Following the latest terror attack, Theresa May has decided to get tough on internet companies. But unfortunately, it’s not yet possible to create an algorithm smart enough to distinguish between ‘potential terrorism’ and ‘standard Tory policy’.
Department of Woe and Punishment
The worst offender in government is, of course, the Department for Work and Pensions (DWP). A governmental branch that is supposed to be the friend who supports you when you’re in need, but actually functions more like a sadistic vampire who feeds off misery and tedious bureaucracy.
The website for the DWP is just a slow-motion video of the former Work and Pensions Secretary Iain Duncan Smith. Somewhat unusually, a gleeful IDS is topless and rubbing himself in what appears to be goat’s blood. The video plays in both slow motion and reverse, and although he is talking backwards, Duncan Smith can quite clearly be heard saying the word:
In the background, unseen people can be heard screaming.
We asked the advertising creatives who produced the promotional video why they generated such a terrifyingly unsettling piece:
We were asked to make something that embodied what the DWP is all about in under one minute. This was the best we could manage. Although obviously it pales in comparison to what actually goes on.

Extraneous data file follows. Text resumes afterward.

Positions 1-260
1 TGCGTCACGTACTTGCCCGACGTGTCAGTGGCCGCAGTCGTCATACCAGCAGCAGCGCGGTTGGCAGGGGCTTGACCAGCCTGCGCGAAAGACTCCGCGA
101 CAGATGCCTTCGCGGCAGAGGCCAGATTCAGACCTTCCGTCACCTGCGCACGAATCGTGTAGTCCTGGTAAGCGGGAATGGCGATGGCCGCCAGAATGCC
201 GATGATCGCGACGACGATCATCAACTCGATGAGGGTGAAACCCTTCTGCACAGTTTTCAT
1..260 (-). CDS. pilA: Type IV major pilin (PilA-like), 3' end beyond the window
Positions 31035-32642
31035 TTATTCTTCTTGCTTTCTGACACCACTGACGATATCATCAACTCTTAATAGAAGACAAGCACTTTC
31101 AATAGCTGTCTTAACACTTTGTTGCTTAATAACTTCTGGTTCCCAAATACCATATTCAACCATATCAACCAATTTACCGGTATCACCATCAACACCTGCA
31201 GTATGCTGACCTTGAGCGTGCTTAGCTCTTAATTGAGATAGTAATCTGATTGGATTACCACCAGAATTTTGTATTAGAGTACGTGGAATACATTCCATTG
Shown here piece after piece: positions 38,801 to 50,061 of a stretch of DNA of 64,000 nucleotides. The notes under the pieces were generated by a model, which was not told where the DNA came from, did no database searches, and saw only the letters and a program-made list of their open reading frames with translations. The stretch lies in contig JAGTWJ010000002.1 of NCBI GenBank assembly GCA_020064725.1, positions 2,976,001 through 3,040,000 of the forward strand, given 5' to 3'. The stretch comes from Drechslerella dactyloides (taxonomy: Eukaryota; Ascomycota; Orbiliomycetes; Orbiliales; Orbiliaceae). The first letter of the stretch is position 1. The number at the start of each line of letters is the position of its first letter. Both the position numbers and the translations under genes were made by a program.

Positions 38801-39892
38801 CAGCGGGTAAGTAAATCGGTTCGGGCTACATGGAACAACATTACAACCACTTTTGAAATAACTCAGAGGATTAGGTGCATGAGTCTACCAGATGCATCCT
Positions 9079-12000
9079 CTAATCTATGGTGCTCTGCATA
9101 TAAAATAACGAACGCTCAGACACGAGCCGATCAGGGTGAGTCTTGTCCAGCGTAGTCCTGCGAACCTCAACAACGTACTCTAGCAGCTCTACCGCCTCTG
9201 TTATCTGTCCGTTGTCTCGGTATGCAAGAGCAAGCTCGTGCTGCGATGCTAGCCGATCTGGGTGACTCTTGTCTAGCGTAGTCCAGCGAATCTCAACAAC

Now though, because of the Tories’ crusade to blame anyone they can, the DWP site has been taken down.
This obviously leaves the government between a rock and a hard place. Should they:
- Stop trying to 1984 the internet.
- Stop torturing poor and disabled people.
Obviously, any normal person would quite happily not even start doing either of these things. But unfortunately, that’s not the sort of mindset we’re dealing with.
We know everyone is suffering under the Tories - but the Canary is a vital weapon in our fight back, and we need your support
The Canary Workers’ Co-op knows life is hard. The Tories are waging a class war against us we’re all having to fight. But like trade unions and community organising, truly independent working-class media is a vital weapon in our armoury.
The Canary doesn’t have the budget of the corporate media. In fact, our income is over 1,000 times less than the Guardian’s. What we do have is a radical agenda that disrupts power and amplifies marginalised communities. But we can only do this with our readers’ support.
So please, help us continue to spread messages of resistance and hope. Even the smallest donation would mean the world to us.